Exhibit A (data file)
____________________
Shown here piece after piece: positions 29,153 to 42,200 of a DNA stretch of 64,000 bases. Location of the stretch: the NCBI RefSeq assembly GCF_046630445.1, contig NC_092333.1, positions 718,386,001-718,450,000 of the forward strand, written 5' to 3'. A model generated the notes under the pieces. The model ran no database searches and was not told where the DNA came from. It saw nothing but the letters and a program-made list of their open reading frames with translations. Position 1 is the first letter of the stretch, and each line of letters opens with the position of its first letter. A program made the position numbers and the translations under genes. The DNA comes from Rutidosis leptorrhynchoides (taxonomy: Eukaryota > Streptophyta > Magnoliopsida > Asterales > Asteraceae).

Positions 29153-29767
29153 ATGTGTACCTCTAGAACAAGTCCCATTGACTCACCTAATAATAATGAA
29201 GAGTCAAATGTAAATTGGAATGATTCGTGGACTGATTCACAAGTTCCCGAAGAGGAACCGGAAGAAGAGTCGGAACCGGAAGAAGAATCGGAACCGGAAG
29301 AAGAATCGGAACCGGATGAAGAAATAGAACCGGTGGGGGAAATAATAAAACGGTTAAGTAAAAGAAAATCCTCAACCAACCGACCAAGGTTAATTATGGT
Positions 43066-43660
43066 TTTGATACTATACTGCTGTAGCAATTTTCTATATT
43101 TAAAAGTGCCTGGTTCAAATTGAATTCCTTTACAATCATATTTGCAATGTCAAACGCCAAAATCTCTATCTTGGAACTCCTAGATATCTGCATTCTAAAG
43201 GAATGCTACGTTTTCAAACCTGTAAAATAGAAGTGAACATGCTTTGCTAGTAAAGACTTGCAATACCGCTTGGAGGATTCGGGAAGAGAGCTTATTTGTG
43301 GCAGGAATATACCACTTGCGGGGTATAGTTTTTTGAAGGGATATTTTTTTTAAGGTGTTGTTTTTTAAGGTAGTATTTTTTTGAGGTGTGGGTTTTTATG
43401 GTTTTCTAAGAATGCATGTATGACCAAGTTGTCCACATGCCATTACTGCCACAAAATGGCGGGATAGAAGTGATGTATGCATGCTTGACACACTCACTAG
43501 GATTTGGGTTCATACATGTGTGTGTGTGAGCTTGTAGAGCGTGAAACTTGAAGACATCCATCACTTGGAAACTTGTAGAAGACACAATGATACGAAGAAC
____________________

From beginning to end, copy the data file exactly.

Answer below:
Shown here piece after piece: positions 29,153 to 42,200 of a DNA stretch of 64,000 bases. Location of the stretch: the NCBI RefSeq assembly GCF_046630445.1, contig NC_092333.1, positions 718,386,001-718,450,000 of the forward strand, written 5' to 3'. A model generated the notes under the pieces. The model ran no database searches and was not told where the DNA came from. It saw nothing but the letters and a program-made list of their open reading frames with translations. Position 1 is the first letter of the stretch, and each line of letters opens with the position of its first letter. A program made the position numbers and the translations under genes. The DNA comes from Rutidosis leptorrhynchoides (taxonomy: Eukaryota > Streptophyta > Magnoliopsida > Asterales > Asteraceae).

Positions 29153-29767
29153 ATGTGTACCTCTAGAACAAGTCCCATTGACTCACCTAATAATAATGAA
29201 GAGTCAAATGTAAATTGGAATGATTCGTGGACTGATTCACAAGTTCCCGAAGAGGAACCGGAAGAAGAGTCGGAACCGGAAGAAGAATCGGAACCGGAAG
29301 AAGAATCGGAACCGGATGAAGAAATAGAACCGGTGGGGGAAATAATAAAACGGTTAAGTAAAAGAAAATCCTCAACCAACCGACCAAGGTTAATTATGGT
Positions 43066-43660
43066 TTTGATACTATACTGCTGTAGCAATTTTCTATATT
43101 TAAAAGTGCCTGGTTCAAATTGAATTCCTTTACAATCATATTTGCAATGTCAAACGCCAAAATCTCTATCTTGGAACTCCTAGATATCTGCATTCTAAAG
43201 GAATGCTACGTTTTCAAACCTGTAAAATAGAAGTGAACATGCTTTGCTAGTAAAGACTTGCAATACCGCTTGGAGGATTCGGGAAGAGAGCTTATTTGTG
43301 GCAGGAATATACCACTTGCGGGGTATAGTTTTTTGAAGGGATATTTTTTTTAAGGTGTTGTTTTTTAAGGTAGTATTTTTTTGAGGTGTGGGTTTTTATG
43401 GTTTTCTAAGAATGCATGTATGACCAAGTTGTCCACATGCCATTACTGCCACAAAATGGCGGGATAGAAGTGATGTATGCATGCTTGACACACTCACTAG
43501 GATTTGGGTTCATACATGTGTGTGTGTGAGCTTGTAGAGCGTGAAACTTGAAGACATCCATCACTTGGAAACTTGTAGAAGACACAATGATACGAAGAAC